The reformers also are keen to implement “network-centric” warfare, although no one fully understands what that means. Head of General Staff Nikolay Makarov is enthusiastic about this notion. Here’s what they try to show in their briefings: The Russian army is based on strict hierarchy. To communicate you have to go through all the steps upward. For example, if you face a problem on the front line, you have to report up and up and up the ladder of command until at some point there is someone with enough authority to make a decision—say, to send some reinforcements to your place or call in an air strike. By the time the reaction finally comes, the situation has already changed. What they are calling for now is not this pyramid structure but a matrix with parallel lines. To put it simply, if you are on the ground as a noncommissioned officer in charge of a squad, you can call in for an artillery strike directly. This also will affect communication of all kinds. The US armed forces’ computer systems around the world now are inter-connected in one network and communicate with each other. There are people who oversee this process but they don’t even have to push a button; it will all go on automatically. That’s what they are hoping to have here in Russia.
Another decision was to make the army more professional. Now there are officially about 220,000 officers (the cut was so significant that there are discussions underway about adding 70,000 more). The total number of people in the “New Look” forces is supposed to be one million people. In 2008 it was over two million. These are the official numbers. Actually now, when they count officers, non-commissioned officers, and the soldiers that are being drafted and contracted every year (they have been trying to use less conscription and more contract soldiers) the total is no more than 800,000 for all branches of the armed forces. The numbers will probably be revised upward toward the level that they talk about, but at present it’s well under that.
This cut in numbers created more social disturbances in the army. Many officers had to retire because they are no longer needed. Federal law provides that they and their families must be given a flat and cannot be dismissed until that happens. Officers are demanding them now but the army is trying to avoid it; not enough have been built. So tens of thousands of officers are in a strange position: They cannot start working in civilian jobs because this will end their army contract and their claim for a flat. But they aren’t performing any army job and are receiving only a fraction of their salary.
At the same time, officers and soldiers who are still in the battle lines do only their professional jobs now. They do training—physical, technical—but they no longer cook, buy supplies, or do laundry or repairs. All those things are outsourced to companies (some of them allegedly owned by Serdyukov’s associates).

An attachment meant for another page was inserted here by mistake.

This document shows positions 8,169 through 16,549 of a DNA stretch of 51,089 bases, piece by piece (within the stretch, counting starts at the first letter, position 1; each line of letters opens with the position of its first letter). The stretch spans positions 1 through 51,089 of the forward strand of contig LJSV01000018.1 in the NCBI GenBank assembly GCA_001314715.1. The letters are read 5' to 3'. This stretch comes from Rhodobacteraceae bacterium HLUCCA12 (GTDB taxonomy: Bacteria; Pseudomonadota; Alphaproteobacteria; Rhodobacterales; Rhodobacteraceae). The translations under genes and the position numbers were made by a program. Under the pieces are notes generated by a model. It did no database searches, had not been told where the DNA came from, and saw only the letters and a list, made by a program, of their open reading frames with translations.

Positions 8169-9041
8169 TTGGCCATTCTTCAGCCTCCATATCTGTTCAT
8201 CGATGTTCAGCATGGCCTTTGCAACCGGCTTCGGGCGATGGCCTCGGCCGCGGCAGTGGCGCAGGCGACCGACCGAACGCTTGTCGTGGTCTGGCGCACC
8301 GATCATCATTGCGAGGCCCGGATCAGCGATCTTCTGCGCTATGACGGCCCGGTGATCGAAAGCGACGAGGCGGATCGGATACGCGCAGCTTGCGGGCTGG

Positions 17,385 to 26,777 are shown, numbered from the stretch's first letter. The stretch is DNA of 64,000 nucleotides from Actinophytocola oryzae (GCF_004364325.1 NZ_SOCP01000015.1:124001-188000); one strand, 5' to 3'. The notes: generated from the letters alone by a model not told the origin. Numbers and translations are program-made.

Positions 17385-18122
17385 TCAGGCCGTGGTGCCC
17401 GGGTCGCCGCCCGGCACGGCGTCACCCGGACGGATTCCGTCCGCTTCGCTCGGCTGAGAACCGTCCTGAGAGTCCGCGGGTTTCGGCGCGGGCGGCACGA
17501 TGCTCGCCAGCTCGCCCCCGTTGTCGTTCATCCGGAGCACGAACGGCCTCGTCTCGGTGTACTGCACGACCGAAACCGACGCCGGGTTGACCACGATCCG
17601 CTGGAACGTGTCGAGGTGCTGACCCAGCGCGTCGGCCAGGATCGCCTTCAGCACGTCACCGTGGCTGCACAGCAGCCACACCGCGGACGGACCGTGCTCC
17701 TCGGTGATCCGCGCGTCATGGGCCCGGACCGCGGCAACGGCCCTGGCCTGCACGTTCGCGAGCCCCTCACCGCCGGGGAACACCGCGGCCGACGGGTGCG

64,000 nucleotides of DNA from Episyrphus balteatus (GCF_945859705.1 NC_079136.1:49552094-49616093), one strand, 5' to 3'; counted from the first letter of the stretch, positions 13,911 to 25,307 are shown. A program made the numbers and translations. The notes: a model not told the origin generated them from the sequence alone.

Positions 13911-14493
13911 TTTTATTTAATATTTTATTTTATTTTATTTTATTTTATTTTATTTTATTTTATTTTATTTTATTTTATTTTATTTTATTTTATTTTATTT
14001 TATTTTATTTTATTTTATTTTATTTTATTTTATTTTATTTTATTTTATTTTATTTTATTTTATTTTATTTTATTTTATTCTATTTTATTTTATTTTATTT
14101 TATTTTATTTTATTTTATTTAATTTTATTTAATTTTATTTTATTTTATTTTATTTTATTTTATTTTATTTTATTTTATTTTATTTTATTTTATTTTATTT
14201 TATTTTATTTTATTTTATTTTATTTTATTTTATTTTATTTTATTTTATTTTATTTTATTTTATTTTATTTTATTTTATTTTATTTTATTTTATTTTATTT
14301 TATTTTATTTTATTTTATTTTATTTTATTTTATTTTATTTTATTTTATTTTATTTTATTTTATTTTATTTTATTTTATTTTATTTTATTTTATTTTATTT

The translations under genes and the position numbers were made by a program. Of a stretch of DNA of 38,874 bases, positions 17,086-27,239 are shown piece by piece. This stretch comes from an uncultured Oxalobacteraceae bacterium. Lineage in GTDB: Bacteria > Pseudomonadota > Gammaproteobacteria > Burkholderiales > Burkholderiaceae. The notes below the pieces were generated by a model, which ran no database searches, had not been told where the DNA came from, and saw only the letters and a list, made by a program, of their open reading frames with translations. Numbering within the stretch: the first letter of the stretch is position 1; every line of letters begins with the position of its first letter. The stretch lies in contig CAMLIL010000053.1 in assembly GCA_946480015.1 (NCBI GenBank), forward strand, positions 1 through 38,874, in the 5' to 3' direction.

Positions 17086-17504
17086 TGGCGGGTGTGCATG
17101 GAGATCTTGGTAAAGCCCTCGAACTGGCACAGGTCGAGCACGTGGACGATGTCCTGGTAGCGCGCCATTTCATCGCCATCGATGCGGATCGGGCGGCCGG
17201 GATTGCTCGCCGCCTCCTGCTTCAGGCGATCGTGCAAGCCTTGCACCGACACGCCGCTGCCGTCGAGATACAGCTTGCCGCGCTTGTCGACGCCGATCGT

Strategic forces are also rearming rapidly, though not without controversy. Two modern fourth-generation nuclear submarines will be ready by August 2012. Those will be armed by brand new “Mace” (SS-NX-30) ICBMs. Ground mobile (truck-based) “Yars” (SS-X-29) ICBMs with MIRV are also starting to enter service. This May there was a first test of another prospective heavy missile. However, old, Soviet-vintage missiles and subs are being destroyed in accordance with START-3. Presumably we will have a smaller but much more sophisticated arsenal.
So Serdyukov actually succeeded, although morale went even lower. Officers all around the country hate him (the feeling is mutual), but he actually set a goal, pursued it, and achieved it in 3.5 years. Officers’ salaries are more than double the average of Russians. Soldiers also got quite a large increase in pay. By 2016 the goal is for the army to be half professional soldiers and half conscripts. If it goes well, by 2020 it will be a completely professional army.
But now they face several other problems. One is the mutual disdain of generals and their “furniture” boss. Serdyukov decimated the army and deprived generals of the possibility of conducting their own corrupt businesses. It is well known that he privately calls people he has to deal with “little green men” (referring to the green uniform of the land army and the strange, almost alien, logic that military men have in Russia). For example, I was once invited, along with several other journalists, for a short official ceremony aboard a Russian carrier ship. The minister’s private plane that we were taking to the north where the carrier is stationed is divided into three rooms: two similar luxury ones and one fitted as a regular plane. Serdyukov occupied the first one, together with his secretary, making six high-ranking generals and admirals stay cramped in the second one and also not letting them use the lavatory in front of the plane. So a four-star general, Serdyukov’s closest ally in this reform and second in command of the military after him, Chief of General Staff Makarov, had to use the same toilet as common journalists and security staff.